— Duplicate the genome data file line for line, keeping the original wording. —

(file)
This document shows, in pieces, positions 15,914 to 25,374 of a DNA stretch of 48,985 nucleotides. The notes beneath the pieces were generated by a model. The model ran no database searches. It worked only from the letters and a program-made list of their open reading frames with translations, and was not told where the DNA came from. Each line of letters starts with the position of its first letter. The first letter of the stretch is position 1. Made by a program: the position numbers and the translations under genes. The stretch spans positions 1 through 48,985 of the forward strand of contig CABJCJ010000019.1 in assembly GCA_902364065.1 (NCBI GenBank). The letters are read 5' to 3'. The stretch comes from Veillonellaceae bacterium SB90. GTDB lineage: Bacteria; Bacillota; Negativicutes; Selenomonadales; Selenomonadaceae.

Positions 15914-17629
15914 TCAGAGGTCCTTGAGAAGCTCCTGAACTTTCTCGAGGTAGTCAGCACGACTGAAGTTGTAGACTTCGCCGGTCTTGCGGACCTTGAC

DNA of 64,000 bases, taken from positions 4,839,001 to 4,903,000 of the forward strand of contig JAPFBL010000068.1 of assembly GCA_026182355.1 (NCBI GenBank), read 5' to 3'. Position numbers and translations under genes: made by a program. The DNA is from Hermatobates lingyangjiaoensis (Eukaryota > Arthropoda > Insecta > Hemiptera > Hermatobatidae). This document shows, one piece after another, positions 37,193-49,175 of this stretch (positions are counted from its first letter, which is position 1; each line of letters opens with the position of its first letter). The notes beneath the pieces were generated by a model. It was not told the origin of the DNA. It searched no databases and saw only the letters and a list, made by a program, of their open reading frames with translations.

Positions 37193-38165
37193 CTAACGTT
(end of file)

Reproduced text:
This document shows, in pieces, positions 15,914 to 25,374 of a DNA stretch of 48,985 nucleotides. The notes beneath the pieces were generated by a model. The model ran no database searches. It worked only from the letters and a program-made list of their open reading frames with translations, and was not told where the DNA came from. Each line of letters starts with the position of its first letter. The first letter of the stretch is position 1. Made by a program: the position numbers and the translations under genes. The stretch spans positions 1 through 48,985 of the forward strand of contig CABJCJ010000019.1 in assembly GCA_902364065.1 (NCBI GenBank). The letters are read 5' to 3'. The stretch comes from Veillonellaceae bacterium SB90. GTDB lineage: Bacteria; Bacillota; Negativicutes; Selenomonadales; Selenomonadaceae.

Positions 15914-17629
15914 TCAGAGGTCCTTGAGAAGCTCCTGAACTTTCTCGAGGTAGTCAGCACGACTGAAGTTGTAGACTTCGCCGGTCTTGCGGACCTTGAC

DNA of 64,000 bases, taken from positions 4,839,001 to 4,903,000 of the forward strand of contig JAPFBL010000068.1 of assembly GCA_026182355.1 (NCBI GenBank), read 5' to 3'. Position numbers and translations under genes: made by a program. The DNA is from Hermatobates lingyangjiaoensis (Eukaryota > Arthropoda > Insecta > Hemiptera > Hermatobatidae). This document shows, one piece after another, positions 37,193-49,175 of this stretch (positions are counted from its first letter, which is position 1; each line of letters opens with the position of its first letter). The notes beneath the pieces were generated by a model. It was not told the origin of the DNA. It searched no databases and saw only the letters and a list, made by a program, of their open reading frames with translations.

Positions 37193-38165
37193 CTAACGTT